Till Death Review: Megan Fox Stuns in a Diabolically Twisted Thriller

An unhappy wife (Megan Fox) is chained to a body and pursued by killers at a frozen lake house in Till Death.
An unhappy wife is given a brutal and diabolically twisted anniversary present. Till Death is a cat and mouse thriller that will have you on the edge of your seat. Megan Fox, in her career best film, is chained to a dead body. Drumroll please, while trying to outwit a pair of attackers in a frigid, desolate setting. It’s an unimaginable situation that tests every ounce of her resolve. Stellar camerawork, masterful editing, and a terse script successfully establishes tension through a lean runtime.
The film takes place initially in wintry Manhattan. The beautiful but traumatized Emma (Megan Fox) tells her lover, Tom (Aml Ameen), that they can no longer see each other. She meets her arrogant, abusive, and controlling husband, Mark (Eoin Macken), at his law office the following day. It is their eleventh anniversary. He has dinner planned, an unexpected gift, and promises several more surprises are forthcoming for his spouse.
Mark blindfolds a nervous Emma. Then drives her to a remote house on a frozen lake. A picturesque romantic setting, candles everywhere, rose petals on the floor, and pictures of their life together has been staged. A puzzled Emma thanks Mark for his efforts. The next morning, she awakens to find her left hand shackled. Mark leaves a macabre parting gift. A horrified Emma is now chained to her husband. Who has adeptly removed every possible sharp object, method of communication, and means of escape. Even worse, he has unleashed the murderous source of Emma’s greatest fear. The betrayed wife must use cunning and fortitude to escape an elaborate death trap.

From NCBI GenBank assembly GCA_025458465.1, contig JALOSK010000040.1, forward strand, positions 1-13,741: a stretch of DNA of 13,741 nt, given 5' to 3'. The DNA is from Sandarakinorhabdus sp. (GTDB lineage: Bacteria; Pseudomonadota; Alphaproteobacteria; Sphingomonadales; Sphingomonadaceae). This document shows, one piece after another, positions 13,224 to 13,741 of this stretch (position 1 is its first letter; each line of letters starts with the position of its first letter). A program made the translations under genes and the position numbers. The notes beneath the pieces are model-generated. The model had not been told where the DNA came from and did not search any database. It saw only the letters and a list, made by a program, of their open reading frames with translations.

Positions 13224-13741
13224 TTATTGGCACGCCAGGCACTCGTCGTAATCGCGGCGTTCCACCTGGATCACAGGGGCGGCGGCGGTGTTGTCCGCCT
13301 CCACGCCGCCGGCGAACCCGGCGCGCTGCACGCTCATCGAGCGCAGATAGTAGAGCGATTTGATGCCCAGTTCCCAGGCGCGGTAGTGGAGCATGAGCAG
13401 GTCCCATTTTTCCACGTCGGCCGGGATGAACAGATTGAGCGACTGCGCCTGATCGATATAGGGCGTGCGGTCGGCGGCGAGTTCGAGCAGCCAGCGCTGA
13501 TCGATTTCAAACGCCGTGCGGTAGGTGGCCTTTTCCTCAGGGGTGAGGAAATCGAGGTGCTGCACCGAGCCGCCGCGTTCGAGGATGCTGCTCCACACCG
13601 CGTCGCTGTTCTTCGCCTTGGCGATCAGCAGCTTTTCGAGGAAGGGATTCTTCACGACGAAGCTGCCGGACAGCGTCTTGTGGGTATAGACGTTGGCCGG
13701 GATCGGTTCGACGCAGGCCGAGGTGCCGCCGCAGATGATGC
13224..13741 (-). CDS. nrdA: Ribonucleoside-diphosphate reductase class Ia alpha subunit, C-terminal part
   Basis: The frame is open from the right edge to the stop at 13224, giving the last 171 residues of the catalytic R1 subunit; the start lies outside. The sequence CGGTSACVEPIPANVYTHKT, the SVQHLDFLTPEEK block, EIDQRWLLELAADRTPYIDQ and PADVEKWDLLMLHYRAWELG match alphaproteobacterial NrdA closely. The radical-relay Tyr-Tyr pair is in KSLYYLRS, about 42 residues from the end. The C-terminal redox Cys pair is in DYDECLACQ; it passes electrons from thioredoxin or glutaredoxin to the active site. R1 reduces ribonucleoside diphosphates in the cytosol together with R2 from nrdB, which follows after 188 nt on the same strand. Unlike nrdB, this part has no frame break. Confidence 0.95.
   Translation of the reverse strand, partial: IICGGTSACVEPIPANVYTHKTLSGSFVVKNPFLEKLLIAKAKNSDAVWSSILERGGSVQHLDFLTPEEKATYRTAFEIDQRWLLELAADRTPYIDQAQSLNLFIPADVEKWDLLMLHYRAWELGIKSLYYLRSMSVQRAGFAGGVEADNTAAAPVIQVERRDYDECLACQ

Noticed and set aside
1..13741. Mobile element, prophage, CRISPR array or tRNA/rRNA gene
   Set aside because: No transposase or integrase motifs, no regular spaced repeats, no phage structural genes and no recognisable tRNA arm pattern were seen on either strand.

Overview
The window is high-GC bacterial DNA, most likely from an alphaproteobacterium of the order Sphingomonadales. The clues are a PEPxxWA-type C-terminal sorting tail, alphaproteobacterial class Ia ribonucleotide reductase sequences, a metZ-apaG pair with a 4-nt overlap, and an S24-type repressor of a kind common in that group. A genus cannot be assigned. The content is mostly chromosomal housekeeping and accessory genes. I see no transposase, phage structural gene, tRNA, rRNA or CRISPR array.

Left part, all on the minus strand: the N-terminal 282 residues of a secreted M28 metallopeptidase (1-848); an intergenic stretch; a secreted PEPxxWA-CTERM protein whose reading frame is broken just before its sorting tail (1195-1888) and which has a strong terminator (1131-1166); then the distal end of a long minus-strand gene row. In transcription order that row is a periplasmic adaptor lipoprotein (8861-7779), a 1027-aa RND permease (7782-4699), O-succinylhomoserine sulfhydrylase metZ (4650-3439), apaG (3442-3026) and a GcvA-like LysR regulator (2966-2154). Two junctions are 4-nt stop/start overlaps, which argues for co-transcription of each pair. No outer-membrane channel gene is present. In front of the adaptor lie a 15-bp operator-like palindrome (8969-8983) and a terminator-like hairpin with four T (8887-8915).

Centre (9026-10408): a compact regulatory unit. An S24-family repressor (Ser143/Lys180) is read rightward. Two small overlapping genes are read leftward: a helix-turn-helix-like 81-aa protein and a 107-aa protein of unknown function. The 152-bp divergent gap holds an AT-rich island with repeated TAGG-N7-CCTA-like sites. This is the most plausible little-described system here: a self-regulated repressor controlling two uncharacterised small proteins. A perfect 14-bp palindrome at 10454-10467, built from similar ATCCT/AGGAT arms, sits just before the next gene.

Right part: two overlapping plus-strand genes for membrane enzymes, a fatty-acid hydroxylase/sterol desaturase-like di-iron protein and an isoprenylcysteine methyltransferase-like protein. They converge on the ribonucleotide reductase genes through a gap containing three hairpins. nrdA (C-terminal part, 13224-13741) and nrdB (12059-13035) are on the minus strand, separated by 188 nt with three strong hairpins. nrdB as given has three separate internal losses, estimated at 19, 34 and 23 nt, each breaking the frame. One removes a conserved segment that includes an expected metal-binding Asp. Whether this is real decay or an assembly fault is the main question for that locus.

Till Death sucks you into the predicament. Just like Emma, you assume there has to be a tool somewhere capable of severing a limb. She’s forced to drag the corpse through every room to no avail. The heat was disabled, doors left open, and her clothes, including shoes, are also gone. Freezing and covered in blood, Emma has no time to work on the problem. The second phase of a wicked plan kicks in soon after she’s chained. It’s a mind-boggling dilemma that has no easy choices.
Director S.K. Dale is brilliant in his feature film debut. He nails the Hitchcockian aspects of the narrative. Emma, a woman with a model’s frame, has to lug around a much bigger man while evading detection. She uses the snow, corners, and distraction tactics to stealthily move around. Ninety percent of Till Death takes place at the lake house. Dale’s blocking of tightly confined sets, clever editing, and stark lighting paints quite a suspenseful picture. Till Death reminded me of the David Fincher classic, Panic Room.
Megan Fox steps out of her comfort zone and it pays dividends. I honestly never thought much of her as an actress. Her character spends the entire film under increasing levels of distress. She’s unexpectedly good in an emotional and physically tough performance. Till Death is an indie gem that deserves to be seen. It’s a well-made, satisfying thriller on all fronts. Till Death is a production of Millennium Media, Brave Carrot, and Campbell Grobman Films. It is currently in theatrical release and available on demand from Screen Media Films.
Ben Affleck promised to thank Kevin Smith for helping to get Good Will Hunting made, but subsequently forgot when the moment came.
Film critic, raconteur, praying for dolphins to grow thumbs and do better.


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